BP in 2020 set out its ambition to become a net zero company “by 2050 or earlier”.
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BP also declared a dividend per common share of 7.27 cents for the final three months of 2023, representing a 10% increase compared to the same period the previous year.
The oil giant posted core replacement cost earnings, used as a proxy for net profit, of $13.8 billion for 2023, a sharp decline from the record $27.7 billion the previous year. Analysts were expecting net earnings of $13.9 billion for all of 2023, according to the LSEG consensus.
BP reported fourth-quarter net earnings of about $3 billion, beating analysts' expectations of $2.6 billion.
As the London-listed oil major's shares rose toward the top of the European Stoxx 600 index on Tuesday morning, analysts at RBC Capital Markets described BP's commitment to buy back shares after the first quarter of 2024 as a “welcome positive surprise.”
BP's plan to implement stock buybacks worth at least $14 billion through 2025, provided it maintains a strong investment-grade rating, was likely not anticipated by the market, they added.
“With BP setting specific EBITDA targets for 2025, which are also above consensus expectations, the commitment on the payment front shows confidence in future delivery, we believe,” RBC Capital Markets said in a research note. EBITDA refers to earnings before interest, taxes, depreciation and amortization.
“Looking back, 2023 was a year of strong operating performance with real momentum in delivery across the business,” BP CEO Murray Auchincloss said in a statement.
“We are confident in our strategy of serving as a simpler, more focused, higher value company, and are committed to increasing long-term value for our shareholders.”
BP said fourth-quarter results reflect strong gas trading and “significantly lower” refining margins. Net debt for the period amounted to $20.9 billion at the end of 2023, compared to $21.4 billion at the end of 2022.
British rival Shell on Thursday reported stronger-than-expected full-year earnings, announcing a 4% increase in its dividend and a new $3.5 billion stock buyback program.
In the United States, both Exxon Mobil and Chevron beat quarterly profit expectations, although their results fell sharply from a year ago amid weak fossil fuel prices.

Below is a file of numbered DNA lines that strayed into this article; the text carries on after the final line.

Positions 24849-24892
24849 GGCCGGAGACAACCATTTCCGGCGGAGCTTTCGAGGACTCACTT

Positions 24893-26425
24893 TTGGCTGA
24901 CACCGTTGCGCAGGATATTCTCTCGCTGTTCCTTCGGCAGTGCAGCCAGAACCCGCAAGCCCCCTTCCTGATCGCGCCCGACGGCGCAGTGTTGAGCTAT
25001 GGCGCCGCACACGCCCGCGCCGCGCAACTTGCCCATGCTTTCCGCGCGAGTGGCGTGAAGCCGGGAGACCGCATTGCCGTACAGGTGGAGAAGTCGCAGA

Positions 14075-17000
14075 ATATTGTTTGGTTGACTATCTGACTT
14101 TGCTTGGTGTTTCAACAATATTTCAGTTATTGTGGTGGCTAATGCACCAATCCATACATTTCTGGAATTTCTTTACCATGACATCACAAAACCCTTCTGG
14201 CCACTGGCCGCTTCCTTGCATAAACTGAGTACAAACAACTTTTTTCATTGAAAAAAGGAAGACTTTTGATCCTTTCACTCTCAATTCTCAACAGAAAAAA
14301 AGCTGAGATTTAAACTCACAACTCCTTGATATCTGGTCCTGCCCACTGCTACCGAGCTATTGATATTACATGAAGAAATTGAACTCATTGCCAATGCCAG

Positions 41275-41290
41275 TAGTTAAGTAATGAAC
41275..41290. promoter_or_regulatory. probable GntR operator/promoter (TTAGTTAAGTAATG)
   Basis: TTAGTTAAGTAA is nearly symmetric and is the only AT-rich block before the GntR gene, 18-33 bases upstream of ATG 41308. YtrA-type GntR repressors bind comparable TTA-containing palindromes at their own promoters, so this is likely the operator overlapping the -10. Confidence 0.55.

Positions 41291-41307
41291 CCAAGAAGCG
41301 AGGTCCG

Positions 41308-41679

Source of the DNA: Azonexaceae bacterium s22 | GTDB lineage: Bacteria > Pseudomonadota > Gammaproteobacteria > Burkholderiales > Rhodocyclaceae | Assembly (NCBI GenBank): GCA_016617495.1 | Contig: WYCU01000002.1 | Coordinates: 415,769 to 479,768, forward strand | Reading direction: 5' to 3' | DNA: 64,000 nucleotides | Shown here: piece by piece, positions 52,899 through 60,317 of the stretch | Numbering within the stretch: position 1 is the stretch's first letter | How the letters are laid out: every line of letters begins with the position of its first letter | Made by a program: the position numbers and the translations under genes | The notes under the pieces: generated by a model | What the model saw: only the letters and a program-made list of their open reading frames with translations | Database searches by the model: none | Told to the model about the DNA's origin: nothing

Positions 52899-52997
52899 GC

BP's latest results come as the company faces pressure from an activist investor over its strategy.
In a letter to BP Chairman Helge Lund and then-interim CEO Murray Auchincloss in October, Bluebell Capital Partners urged the company to increase its investments in oil and gas and reduce spending on clean energy. The message was first reported by Financial Times last week.
Bluebell Capital's Giuseppe Bivona has since expressed frustration with BP's “completely underwhelming” share price performance compared to its US and European peers. Bivona told CNBC's “Squawk Box Europe” on Jan. 30 that BP should consider deploying its capital “in a rational way.”
In response to the letter's publication, a BP spokesperson said at the time that the company “welcomes constructive engagement” with its shareholders.
BP has also faced a change in leadership through the media. The company appointed Murray Auchincloss as permanent CEO last month, nearly four months after his predecessor, Bernard Looney, resigned after less than four years in the position.
Under Looney's leadership, BP has promised that its total emissions will be 35% to 40% lower by the end of the decade.
The company, which was one of the first energy giants to announce plans to cut emissions to net zero “by 2050 or earlier,” eased those climate plans last year. baby He said Nearly a year ago it said it would instead target a 20% to 30% cut, indicating it needed to continue investing in oil and gas to meet demand.
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